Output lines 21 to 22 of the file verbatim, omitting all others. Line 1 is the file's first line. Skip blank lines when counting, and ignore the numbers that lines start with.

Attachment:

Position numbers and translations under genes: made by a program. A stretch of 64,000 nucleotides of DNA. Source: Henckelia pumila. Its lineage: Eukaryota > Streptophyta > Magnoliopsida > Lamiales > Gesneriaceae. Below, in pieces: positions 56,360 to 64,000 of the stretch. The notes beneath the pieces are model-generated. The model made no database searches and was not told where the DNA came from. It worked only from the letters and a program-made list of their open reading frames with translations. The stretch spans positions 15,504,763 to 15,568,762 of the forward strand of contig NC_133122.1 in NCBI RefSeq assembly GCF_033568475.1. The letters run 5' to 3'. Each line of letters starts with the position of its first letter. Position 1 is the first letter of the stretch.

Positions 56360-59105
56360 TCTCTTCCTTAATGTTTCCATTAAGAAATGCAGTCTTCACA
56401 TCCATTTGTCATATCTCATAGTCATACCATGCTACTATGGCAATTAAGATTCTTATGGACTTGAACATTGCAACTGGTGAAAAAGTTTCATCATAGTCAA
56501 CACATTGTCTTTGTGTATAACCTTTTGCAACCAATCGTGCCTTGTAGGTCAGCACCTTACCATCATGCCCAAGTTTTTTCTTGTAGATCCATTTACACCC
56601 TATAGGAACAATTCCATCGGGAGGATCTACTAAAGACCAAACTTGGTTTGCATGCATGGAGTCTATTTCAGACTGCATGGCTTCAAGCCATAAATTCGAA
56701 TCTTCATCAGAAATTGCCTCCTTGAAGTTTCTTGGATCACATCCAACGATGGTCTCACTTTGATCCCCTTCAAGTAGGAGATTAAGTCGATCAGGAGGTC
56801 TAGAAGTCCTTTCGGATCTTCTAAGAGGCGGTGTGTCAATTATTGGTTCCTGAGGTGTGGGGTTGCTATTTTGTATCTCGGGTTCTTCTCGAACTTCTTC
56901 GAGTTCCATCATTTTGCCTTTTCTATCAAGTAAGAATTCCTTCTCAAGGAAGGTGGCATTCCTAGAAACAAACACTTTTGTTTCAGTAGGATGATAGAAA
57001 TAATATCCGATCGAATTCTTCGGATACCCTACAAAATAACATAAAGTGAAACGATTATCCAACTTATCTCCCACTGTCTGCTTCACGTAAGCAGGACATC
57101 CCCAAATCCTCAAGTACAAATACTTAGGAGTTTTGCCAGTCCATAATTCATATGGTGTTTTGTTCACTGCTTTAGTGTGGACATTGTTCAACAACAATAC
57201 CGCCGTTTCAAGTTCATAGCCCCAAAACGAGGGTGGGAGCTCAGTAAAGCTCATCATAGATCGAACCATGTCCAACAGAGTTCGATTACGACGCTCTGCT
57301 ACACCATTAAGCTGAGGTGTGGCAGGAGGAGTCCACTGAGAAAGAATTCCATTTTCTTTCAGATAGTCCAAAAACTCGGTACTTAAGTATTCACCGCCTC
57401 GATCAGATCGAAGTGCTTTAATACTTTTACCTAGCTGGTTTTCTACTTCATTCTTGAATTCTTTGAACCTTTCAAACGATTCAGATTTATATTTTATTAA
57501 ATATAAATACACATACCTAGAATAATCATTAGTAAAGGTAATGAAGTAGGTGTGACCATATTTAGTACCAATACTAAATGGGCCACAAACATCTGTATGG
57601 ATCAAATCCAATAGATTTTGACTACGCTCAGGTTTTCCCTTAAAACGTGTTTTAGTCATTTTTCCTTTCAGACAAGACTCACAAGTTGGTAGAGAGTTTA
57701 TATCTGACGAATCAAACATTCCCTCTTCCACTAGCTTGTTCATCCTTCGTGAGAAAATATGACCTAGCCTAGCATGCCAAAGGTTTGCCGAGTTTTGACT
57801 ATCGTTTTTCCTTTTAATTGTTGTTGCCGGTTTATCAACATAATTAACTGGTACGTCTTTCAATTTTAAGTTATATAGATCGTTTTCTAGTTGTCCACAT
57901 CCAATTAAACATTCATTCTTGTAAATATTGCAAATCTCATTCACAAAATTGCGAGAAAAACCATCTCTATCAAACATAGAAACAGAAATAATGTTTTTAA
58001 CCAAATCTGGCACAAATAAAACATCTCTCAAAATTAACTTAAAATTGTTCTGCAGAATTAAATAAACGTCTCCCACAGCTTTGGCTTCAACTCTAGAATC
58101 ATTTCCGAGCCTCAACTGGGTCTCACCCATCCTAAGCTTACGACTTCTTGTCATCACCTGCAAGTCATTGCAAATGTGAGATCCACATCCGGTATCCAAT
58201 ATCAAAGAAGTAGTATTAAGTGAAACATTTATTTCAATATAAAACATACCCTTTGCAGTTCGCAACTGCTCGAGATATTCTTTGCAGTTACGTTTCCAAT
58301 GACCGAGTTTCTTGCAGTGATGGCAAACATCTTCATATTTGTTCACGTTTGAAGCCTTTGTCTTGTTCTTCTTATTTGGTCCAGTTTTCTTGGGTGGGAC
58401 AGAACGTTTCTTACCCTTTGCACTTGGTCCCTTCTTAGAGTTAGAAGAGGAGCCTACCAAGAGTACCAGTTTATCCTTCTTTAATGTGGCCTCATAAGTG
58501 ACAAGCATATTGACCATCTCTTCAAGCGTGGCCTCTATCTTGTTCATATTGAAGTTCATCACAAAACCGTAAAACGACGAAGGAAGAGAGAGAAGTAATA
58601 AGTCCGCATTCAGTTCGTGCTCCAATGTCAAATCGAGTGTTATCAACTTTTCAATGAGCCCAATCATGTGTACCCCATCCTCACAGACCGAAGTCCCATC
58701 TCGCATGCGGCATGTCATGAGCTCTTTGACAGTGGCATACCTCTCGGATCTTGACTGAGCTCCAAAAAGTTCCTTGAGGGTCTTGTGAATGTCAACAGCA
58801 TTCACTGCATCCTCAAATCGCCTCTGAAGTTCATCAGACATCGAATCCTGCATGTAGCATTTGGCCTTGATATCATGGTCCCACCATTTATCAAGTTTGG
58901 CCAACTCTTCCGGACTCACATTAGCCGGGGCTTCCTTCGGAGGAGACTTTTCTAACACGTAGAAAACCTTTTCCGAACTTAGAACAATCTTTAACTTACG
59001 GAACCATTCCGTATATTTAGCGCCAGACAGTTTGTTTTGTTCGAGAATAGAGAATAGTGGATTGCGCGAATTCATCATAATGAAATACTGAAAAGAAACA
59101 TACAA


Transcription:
58101 ATTTCCGAGCCTCAACTGGGTCTCACCCATCCTAAGCTTACGACTTCTTGTCATCACCTGCAAGTCATTGCAAATGTGAGATCCACATCCGGTATCCAAT
58201 ATCAAAGAAGTAGTATTAAGTGAAACATTTATTTCAATATAAAACATACCCTTTGCAGTTCGCAACTGCTCGAGATATTCTTTGCAGTTACGTTTCCAAT